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Tory Burch is on a mission to take the stigma out of ambition

At the Fast Company Innovation Festival, Tory Burch talked about how she came into her ambition—and how other women in business can do the same.

Tory Burch is on a mission to take the stigma out of ambition
[Photo: Daisy Korpics for Fast Company]

Tory Burch is a woman you would probably describe as ambitious. But for years, even well after starting her eponymous brand, the fashion entrepreneur steered clear of the word.

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“The first article that was written on our company was written by the New York Times,” she said during a session at the Fast Company Innovation Festival last week. “A dear friend of mine called me up and said, ‘Nice article, but you shied away from the word ambition.'” In fact, when she was asked if she was ambitious, Burch remembers finding it a rude question. “It was a pejorative and negative,” she says.

For Burch, who grew up with three brothers, gender didn’t necessarily feel like an issue when she was younger. “My parents raised me thinking I could do just what they could do,” she said. The negative framing of women’s ambition was something she started feeling as she moved through the workplace—and as she launched her brand in 2004. “When I started the company, a lot of people weren’t doing startups,” she said. “So people sort of patted me on the back and said, ‘So cute, you’re [starting] a company. Oh, and you want to have a foundation be part of it?’ They just thought that was charity work.”

Over time, Burch realized she wanted to change the narrative around women’s ambition—and help women name it. “A year and a half ago, I sent an email to a lot of people that I admired and said I was doing a public service announcement,” she said. “And it was to really deal with the word ‘ambition’ and the negativity around it when associated with women. We had to get rid of that.”

That effort became the #EmbraceAmbition campaign, which spawned the first Embrace Ambition Summit earlier this year. “We dealt with ambition, unconscious bias, and stereotypes, so it was a big idea and big words to deal with,” she said. “But I think we made some progress, and I think for women to own their ambition and be proud of it is a great first step.”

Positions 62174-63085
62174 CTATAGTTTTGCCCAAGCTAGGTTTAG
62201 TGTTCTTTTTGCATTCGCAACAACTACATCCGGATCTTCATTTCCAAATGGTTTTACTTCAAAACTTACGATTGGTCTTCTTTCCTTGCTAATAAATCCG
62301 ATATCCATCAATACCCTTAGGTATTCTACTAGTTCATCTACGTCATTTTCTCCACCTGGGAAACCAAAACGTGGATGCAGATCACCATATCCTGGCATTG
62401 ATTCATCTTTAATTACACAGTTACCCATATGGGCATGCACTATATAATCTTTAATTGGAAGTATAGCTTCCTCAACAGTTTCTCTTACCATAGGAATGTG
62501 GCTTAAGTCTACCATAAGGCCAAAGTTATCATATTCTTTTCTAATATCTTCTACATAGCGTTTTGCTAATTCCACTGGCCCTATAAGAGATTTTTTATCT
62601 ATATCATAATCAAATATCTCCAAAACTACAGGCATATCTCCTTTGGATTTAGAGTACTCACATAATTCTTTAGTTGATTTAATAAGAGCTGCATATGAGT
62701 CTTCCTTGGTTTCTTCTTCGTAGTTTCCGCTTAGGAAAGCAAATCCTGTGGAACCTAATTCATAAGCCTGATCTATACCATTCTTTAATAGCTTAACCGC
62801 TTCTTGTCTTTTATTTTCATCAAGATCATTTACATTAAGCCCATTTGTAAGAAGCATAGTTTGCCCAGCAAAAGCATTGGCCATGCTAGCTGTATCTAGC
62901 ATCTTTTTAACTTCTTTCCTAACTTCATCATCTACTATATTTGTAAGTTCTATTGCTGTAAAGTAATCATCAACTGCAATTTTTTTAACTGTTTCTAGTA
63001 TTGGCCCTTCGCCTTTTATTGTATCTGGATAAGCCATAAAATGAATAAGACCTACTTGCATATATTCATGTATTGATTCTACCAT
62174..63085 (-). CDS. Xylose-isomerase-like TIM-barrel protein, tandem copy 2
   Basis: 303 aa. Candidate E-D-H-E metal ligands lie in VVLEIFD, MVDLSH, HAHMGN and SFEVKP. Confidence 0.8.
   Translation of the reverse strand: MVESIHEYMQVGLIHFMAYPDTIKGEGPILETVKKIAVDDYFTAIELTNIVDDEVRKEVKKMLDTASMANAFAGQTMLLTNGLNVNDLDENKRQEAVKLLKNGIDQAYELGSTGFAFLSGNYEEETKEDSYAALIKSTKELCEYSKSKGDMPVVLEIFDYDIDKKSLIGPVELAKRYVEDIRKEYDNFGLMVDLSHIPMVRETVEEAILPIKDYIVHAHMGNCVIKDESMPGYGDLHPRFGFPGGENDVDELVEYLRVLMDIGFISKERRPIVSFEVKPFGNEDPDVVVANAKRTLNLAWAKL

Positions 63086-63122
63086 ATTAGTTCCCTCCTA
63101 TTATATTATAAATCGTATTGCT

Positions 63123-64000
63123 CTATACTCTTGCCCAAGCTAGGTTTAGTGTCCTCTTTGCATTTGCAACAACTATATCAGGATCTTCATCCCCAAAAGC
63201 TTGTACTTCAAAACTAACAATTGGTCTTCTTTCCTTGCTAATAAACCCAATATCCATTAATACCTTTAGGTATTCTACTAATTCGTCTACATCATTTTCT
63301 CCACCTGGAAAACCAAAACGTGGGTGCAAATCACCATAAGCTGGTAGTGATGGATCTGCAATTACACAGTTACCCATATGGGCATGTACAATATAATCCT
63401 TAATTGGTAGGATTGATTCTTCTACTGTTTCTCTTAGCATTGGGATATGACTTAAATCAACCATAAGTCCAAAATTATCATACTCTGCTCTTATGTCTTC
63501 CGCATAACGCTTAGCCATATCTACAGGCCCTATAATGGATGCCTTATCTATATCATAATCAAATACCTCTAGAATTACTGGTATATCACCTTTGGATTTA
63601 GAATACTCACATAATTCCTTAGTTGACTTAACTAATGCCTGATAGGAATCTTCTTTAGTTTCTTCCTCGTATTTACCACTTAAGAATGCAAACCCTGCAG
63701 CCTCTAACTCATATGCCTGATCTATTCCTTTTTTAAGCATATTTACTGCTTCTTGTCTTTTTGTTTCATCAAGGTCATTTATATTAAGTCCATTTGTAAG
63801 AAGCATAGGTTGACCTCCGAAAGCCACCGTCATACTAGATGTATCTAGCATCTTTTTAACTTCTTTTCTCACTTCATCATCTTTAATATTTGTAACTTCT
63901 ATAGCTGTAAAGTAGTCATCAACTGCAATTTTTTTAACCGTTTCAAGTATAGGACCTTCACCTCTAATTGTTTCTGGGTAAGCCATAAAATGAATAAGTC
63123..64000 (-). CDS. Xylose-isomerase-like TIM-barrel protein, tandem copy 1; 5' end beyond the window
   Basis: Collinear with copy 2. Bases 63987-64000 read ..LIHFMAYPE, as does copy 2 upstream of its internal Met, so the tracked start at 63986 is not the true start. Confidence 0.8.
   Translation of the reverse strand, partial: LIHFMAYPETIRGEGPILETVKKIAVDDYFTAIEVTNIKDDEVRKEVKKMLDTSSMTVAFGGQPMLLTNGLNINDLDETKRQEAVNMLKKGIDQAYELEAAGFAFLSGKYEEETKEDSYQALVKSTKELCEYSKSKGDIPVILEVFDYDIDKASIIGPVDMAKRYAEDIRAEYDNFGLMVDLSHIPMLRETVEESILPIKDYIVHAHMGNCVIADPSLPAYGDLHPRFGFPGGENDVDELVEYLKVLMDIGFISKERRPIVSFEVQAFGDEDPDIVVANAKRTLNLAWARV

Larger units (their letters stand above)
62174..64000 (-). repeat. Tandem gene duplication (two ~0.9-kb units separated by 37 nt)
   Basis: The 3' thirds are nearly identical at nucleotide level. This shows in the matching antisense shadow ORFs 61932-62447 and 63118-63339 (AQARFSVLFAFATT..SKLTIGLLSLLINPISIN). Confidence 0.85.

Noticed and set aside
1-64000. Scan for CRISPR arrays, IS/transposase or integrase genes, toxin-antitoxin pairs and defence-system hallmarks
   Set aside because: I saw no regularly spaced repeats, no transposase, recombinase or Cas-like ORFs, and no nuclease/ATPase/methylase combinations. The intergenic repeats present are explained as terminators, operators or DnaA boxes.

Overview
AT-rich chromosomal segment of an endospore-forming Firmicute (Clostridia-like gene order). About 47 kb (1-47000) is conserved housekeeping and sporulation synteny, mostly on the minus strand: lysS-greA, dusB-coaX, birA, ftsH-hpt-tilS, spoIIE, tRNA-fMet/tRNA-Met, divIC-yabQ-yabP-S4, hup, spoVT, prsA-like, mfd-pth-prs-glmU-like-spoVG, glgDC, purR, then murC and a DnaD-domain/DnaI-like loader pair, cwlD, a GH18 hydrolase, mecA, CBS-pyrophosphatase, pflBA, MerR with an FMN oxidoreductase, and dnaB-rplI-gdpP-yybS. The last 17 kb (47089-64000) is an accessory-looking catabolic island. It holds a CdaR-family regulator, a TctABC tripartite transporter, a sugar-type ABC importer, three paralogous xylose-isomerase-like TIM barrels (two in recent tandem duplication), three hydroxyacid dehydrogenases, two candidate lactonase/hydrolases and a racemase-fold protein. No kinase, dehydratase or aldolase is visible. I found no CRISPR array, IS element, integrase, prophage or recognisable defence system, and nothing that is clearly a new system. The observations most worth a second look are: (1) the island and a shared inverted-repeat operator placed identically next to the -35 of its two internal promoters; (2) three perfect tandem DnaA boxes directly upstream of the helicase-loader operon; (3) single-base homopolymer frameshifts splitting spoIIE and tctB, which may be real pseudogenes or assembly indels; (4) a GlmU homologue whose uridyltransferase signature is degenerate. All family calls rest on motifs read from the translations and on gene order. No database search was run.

Whether or not she used the word “ambition,” Burch has sought to support female entrepreneurs—and their ambitions—since 2009, when she started the Tory Burch Foundation. In the 14 years since she started her business, Burch says, the support networks for women entrepreneurs have become far more robust, especially as the sheer number of female founders has increased (and those entrepreneurs are, in turn, able to invest in other women).

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Burch hopes to keep building on those networks through her foundation. “One of the great things about our foundation is the peer-to-peer mentoring,” she said. “Eventually, we want to take it further; we want to have chatrooms and do interviews on those chatrooms. But it really has changed a great deal.”

And why is that? “People are more accepting of women in business,” Burch said. “We’re not there yet—I want to be careful because we have a lot of work we have to do. But it’s on the right track.”

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About the author

Pavithra Mohan is an assistant editor for Fast Company Digital. Her writing has previously been featured in Gizmodo and Popular Science magazine.

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